The military’s media wing on Sunday announced that “the military courts have ceased to function on expiry of mandated period”.
The military courts were established through constitutional amendment following the attack on Army Public School in Peshawar.
According to a statement issued by Inter-Services Public Relations, “special constitutional arrangements were made to effectively check the terrorists and terrorism”.
“Routine judicial system was under stress wherein judicial set ups and judges were also subjected to act of terrorism,” the statement read while justifying the establishment of the said courts.
During the period of its validity, 274 cases were referred to Military Courts, said ISPR, adding that “out of these 161 were awarded death penalty (12 executed) and 113 were awarded imprisonment of varying duration.”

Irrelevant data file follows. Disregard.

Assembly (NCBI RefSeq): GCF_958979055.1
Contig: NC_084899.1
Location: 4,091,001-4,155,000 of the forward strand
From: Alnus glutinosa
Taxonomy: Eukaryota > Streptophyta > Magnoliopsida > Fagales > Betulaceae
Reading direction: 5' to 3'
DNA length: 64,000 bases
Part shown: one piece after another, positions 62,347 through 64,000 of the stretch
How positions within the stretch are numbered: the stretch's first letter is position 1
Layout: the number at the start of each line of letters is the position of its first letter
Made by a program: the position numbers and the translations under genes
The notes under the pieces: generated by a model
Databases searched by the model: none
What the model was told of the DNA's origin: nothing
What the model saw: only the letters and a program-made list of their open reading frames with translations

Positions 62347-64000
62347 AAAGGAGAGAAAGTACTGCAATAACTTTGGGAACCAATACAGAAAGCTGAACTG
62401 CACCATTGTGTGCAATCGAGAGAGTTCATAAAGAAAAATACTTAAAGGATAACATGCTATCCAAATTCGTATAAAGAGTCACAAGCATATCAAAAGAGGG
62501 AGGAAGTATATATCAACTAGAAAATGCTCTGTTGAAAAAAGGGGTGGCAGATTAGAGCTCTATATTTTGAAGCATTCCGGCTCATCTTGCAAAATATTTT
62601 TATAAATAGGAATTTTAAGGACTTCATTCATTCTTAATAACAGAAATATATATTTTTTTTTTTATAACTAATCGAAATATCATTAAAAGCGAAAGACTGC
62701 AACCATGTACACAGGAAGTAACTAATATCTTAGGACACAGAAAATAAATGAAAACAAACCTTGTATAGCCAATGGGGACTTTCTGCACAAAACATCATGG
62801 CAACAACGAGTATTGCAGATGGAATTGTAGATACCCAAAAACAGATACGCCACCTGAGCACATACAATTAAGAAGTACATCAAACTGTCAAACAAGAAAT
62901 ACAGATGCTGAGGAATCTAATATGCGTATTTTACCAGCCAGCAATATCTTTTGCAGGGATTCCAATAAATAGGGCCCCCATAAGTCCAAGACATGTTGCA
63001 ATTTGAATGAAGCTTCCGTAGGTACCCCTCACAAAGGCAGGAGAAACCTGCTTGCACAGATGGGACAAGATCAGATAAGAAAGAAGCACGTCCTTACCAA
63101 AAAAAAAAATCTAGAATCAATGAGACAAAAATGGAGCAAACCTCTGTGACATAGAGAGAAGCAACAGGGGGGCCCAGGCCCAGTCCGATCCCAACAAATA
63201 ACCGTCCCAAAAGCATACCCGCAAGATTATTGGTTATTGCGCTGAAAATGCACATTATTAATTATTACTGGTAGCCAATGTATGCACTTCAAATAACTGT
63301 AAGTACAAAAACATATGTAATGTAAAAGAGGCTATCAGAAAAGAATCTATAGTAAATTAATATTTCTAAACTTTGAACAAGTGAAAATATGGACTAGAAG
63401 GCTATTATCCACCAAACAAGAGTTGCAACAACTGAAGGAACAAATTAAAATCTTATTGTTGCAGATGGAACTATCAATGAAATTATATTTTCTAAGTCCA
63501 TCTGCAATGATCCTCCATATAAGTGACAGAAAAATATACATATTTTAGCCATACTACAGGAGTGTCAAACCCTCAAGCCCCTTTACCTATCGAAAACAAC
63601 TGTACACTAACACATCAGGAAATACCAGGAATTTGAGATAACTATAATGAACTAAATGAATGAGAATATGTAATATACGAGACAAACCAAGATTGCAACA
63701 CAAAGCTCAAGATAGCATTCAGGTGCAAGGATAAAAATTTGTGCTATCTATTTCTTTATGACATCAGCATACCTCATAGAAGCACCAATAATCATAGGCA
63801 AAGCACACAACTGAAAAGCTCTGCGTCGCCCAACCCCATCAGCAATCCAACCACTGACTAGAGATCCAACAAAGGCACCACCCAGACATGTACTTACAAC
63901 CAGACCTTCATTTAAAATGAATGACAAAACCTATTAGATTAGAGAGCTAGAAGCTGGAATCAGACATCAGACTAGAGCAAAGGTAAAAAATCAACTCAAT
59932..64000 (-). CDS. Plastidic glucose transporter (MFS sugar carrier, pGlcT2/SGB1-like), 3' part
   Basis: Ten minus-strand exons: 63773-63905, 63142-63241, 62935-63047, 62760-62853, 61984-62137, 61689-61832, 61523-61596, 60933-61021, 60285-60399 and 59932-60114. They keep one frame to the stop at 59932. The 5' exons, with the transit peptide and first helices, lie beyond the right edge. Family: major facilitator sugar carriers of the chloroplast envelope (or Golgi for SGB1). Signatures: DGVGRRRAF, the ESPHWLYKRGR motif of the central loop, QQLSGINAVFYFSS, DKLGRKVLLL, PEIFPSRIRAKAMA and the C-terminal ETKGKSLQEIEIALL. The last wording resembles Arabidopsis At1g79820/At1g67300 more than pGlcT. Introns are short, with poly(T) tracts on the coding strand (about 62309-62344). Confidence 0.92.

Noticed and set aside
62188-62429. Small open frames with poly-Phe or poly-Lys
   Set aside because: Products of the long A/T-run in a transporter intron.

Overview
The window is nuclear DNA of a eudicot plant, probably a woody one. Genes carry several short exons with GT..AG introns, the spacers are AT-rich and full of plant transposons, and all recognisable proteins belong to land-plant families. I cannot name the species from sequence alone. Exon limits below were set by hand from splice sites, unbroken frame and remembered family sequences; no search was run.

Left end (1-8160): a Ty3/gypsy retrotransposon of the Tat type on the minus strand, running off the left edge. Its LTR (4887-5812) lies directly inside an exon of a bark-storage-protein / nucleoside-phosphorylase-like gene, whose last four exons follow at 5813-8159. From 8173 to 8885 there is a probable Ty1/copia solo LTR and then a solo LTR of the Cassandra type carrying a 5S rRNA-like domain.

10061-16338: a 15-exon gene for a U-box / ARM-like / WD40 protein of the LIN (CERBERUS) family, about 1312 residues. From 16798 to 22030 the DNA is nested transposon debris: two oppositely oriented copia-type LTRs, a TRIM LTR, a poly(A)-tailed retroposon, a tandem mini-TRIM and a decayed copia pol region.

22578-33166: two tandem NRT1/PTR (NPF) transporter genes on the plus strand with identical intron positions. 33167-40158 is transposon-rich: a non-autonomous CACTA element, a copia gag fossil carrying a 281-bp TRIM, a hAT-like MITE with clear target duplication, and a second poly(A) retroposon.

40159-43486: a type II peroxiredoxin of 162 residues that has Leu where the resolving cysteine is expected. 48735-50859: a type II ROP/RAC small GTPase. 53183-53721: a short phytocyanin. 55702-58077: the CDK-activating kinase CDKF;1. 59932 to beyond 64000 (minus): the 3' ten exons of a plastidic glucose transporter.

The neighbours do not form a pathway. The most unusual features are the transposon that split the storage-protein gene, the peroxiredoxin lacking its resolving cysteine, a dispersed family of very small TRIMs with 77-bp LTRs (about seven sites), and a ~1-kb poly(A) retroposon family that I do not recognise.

“The disposal through military courts has yielded positive effects towards reduction in terrorist’s activities,” the military’s media wing claimed.
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Pakistan had legalised military court trials of terror suspects for a period of two years in January 2015, soon after terrorists killed 144 people, mostly children, at an Army Public School (APS) in Peshawar.
An All Parties Conference (APC) gave the green light for the amendments to the Pakistan Army Act to extend its jurisdiction for speedy trial of cases under specified acts and provide the constitutional cover with a sunset clause of two years from the date of enactment.
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At first the 21st Amendment, as it is popularly known, was met with much debate, but over time, military courts weaved themselves in to the fabric of Pakistan’s criminal justice system.